Neural Style Transfer
Neural Style Transfer (NST) refers to a class of software algorithms that manipulate digital images, or videos, to adopt the appearance or visual style of another image. NST algorithms are characterized by their use of deep neural networks in order to perform the image transformation. Common uses for NST are the creation of artificial artwork from photographs, for example by transferring the appearance of famous paintings to user supplied photographs. Several notable mobile apps use NST techniques for this purpose, including DeepArt and Prisma.
NST is an example of image stylization, a problem studied for over two decades within the field of non-photorealistic rendering. Prior to NST, the transfer of image style was performed using machine learning techniques based on image analogy. Given a training pair of images–a photo and an artwork depicting that photo–a transformation could be learned and then applied to create a new artwork from a new photo, by analogy. The drawback of this method is that such a training pair rarely exists in practice. For example original source material (photos) are rarely available for famous artworks.
NST requires no such pairing; only a single example of artwork is needed for the algorithm to transfer its style.
NST was first published in the paper "A Neural Algorithm of Artistic Style" by Gatys et al, originally released to ArXiv 2015, and subsequently accepted by the peer-reviewed Computer Vision and Pattern Recognition (CVPR) in 2016.
The core innovation of NST is the use of deep learning to disentangle the representation of the content (structure) of an image, from the appearance (style) in which it is depicted. The original paper used a convolutional neural network (CNN) VGG-19 architecture that has been pre-trained to perform object recognition using the ImageNet dataset.
The process of NST assumes an input image and an example style image .
The image is fed through the CNN, and network activations are sampled at a late convolution layer of the VGG-19 architecture. Let be the resulting output sample, called the 'content' of the input .
The style image is then fed through the same CNN, and network activations are sampled at the early to middle layers of the CNN. These activations are encoded into a Gramian matrix representation, call it to denote the 'style' of .
The goal of NST is to synthesize an output image that exhibits the content of applied with the style of , i.e. and .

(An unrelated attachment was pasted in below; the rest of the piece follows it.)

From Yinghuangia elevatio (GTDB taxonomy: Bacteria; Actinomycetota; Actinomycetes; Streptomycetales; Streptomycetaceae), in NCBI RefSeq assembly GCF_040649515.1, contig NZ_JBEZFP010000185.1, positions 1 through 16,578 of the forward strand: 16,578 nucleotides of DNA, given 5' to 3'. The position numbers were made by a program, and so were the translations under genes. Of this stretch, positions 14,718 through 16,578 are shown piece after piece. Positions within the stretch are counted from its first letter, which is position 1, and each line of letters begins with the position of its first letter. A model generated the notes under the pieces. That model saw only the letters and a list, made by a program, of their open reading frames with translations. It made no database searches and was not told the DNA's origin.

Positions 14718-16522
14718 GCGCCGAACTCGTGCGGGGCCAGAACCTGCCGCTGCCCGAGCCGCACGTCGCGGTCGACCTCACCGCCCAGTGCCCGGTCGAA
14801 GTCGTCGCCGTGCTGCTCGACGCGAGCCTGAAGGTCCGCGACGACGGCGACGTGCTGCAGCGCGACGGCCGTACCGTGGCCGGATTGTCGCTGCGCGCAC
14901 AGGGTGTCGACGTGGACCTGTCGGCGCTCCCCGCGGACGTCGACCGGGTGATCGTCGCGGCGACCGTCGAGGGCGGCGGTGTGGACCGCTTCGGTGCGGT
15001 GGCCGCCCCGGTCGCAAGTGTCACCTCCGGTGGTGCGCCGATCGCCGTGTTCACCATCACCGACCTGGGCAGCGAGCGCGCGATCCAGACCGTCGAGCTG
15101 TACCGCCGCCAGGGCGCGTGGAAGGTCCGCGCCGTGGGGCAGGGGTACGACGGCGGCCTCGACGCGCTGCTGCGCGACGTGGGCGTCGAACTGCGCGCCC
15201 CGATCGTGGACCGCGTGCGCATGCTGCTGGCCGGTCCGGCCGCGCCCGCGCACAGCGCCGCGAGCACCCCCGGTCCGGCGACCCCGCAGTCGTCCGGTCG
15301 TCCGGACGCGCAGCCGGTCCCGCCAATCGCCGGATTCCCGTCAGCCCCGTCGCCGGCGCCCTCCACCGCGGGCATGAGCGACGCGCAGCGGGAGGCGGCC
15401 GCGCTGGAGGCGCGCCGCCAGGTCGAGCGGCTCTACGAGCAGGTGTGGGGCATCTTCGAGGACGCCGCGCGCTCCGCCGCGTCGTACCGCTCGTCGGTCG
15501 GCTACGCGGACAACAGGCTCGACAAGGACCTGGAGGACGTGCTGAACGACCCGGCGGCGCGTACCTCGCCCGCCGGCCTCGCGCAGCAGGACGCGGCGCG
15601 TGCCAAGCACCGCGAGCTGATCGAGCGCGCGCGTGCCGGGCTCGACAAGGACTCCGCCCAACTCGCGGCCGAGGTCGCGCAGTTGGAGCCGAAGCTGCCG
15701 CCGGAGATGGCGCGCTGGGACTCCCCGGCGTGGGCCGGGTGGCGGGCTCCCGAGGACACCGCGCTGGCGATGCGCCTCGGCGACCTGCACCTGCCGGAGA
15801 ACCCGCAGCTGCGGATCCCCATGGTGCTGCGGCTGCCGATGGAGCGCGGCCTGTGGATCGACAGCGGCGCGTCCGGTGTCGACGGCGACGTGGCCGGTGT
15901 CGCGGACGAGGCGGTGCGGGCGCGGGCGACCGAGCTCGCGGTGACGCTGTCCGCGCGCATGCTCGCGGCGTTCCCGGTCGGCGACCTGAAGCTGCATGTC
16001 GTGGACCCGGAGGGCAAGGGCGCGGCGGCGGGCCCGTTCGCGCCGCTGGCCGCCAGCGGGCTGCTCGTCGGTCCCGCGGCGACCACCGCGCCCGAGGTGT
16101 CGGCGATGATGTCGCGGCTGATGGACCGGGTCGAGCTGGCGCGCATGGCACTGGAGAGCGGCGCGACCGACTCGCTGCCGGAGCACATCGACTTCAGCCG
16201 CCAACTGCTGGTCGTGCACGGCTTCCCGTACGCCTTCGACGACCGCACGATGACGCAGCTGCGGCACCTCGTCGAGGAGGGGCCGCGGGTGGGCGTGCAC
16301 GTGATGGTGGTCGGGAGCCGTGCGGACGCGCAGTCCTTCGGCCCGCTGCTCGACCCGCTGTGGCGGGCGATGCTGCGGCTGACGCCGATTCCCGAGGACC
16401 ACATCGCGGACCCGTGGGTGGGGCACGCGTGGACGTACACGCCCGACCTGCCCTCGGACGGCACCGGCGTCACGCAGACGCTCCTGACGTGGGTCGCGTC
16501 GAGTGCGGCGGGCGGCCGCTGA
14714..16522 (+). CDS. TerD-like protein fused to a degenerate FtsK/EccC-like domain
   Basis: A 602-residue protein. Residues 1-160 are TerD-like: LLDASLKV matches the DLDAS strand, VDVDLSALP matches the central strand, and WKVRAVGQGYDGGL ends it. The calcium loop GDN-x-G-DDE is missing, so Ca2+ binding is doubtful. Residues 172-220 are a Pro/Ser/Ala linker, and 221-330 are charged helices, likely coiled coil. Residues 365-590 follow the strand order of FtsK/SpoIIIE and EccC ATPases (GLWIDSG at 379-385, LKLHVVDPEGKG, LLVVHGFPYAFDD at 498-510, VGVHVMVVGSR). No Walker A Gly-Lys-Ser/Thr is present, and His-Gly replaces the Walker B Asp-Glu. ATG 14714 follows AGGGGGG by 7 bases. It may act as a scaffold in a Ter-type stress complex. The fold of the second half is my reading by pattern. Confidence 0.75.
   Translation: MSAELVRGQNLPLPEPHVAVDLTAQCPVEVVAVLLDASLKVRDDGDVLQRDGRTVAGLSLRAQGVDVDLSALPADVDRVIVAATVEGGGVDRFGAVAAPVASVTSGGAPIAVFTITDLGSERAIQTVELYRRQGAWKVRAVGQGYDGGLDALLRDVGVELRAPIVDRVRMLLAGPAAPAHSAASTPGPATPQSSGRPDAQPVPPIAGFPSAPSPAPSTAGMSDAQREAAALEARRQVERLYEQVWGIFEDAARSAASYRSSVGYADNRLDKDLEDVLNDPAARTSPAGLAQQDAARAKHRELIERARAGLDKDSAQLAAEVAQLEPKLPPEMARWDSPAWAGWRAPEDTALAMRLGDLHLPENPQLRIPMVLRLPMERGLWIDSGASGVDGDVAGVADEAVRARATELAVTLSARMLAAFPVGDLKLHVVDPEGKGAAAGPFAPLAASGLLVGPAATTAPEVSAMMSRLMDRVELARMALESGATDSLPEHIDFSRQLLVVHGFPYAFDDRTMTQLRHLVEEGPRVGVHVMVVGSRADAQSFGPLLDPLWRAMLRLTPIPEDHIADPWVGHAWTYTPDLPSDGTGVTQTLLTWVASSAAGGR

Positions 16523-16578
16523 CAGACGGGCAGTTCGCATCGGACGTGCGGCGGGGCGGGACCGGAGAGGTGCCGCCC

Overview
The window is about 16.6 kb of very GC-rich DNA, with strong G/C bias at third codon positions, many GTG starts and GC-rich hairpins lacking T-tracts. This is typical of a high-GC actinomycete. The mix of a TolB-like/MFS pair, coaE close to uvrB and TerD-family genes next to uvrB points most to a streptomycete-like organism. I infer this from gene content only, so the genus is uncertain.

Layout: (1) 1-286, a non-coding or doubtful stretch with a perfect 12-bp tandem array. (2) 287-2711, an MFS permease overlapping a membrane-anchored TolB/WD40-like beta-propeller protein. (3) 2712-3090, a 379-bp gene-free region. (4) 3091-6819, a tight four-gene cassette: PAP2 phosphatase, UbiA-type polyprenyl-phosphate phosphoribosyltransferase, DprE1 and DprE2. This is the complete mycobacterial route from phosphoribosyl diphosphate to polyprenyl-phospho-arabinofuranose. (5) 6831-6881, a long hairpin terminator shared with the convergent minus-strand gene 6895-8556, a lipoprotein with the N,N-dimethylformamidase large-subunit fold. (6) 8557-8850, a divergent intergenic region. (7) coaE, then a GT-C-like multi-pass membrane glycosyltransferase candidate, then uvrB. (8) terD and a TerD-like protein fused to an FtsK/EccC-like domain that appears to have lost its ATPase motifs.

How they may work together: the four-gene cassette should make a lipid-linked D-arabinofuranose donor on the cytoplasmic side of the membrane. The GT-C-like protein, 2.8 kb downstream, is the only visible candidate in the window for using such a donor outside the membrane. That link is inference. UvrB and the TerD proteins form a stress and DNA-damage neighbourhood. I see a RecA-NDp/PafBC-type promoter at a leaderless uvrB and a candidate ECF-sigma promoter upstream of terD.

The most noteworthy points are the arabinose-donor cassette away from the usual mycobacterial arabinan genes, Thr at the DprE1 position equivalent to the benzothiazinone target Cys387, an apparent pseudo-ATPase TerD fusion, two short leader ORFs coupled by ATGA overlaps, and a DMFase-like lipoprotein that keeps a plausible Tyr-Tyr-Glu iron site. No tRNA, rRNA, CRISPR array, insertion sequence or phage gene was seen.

An iterative optimization (usually gradient descent) then gradually updates to minimize the loss function error:
where is the L2 distance. The constant controls the level of the stylization effect.
Image is initially approximated by adding a small amount of white noise to input image and feeding it through the CNN. Then we successively backpropagate this loss through the network with the CNN weights fixed in order to update the pixels of . After several thousand epochs of training, an (hopefully) emerges that matches the style of and the content of .
Algorithms are typically implemented for GPUs, so that training takes a few minutes.
NST has also been extended to videos.
Subsequent work improved the speed of NST for images.
In a paper by Fei-Fei Li et al. adopted a different regularized loss metric and accelerated method for training to produce results in real time (three times faster than Gatys). Their idea was to use not the pixel-based loss defined above but rather a 'perceptual loss' measuring the differences between higher level layers within the CNN. They used a symmetric encoder-decoder CNN. Training uses a similar loss function to the basic NST method but also regularizes the output for smoothness using a total variation (TV) loss. Once trained, the network may be used to transform an image into the style used during training, using a single feed-forward pass of the network. However the network is restricted to the single style in which it has been trained.
Most recently, feature transform based NST methods have been explored for fast stylization that are not coupled to single specific style and enable user-controllable blending of styles, for example the Whitening and Coloring Transform (WCT).
- "Image Analogies" (PDF). Mrl.nyu.edu. 2001. Retrieved 13 February 2019.
- Gatys, Leon A.; Ecker, Alexander S.; Bethge, Matthias (26 August 2015). "A Neural Algorithm of Artistic Style". arXiv:1508.06576 [cs.CV].
- Bethge, Matthias; Ecker, Alexander S.; Gatys, Leon A. (2016). "Image Style Transfer Using Convolutional Neural Networks". Cv-foundation.org. pp. 2414–2423. Retrieved 13 February 2019.
- "Very Deep CNNS for Large-Scale Visual Recognition". Robots.ox.ac.uk. 2014. Retrieved 13 February 2019.
- Johnson, Justin; Alahi, Alexandre; Li, Fei-Fei (2016). "Perceptual Losses for Real-Time Style Transfer and Super-Resolution". arXiv:1603.08155 [cs.CV].
- Chen, Dongdong; Liao, Jing; Yuan, Lu; Yu, Nenghai; Hua, Gang (2017). "Coherent Online Video Style Transfer". arXiv:1703.09211 [cs.CV].
- Li, Yijun; Fang, Chen; Yang, Jimei; Wang, Zhaowen; Lu, Xin; Yang, Ming-Hsuan (2017). "Universal Style Transfer via Feature Transforms". arXiv:1705.08086 [cs.CV].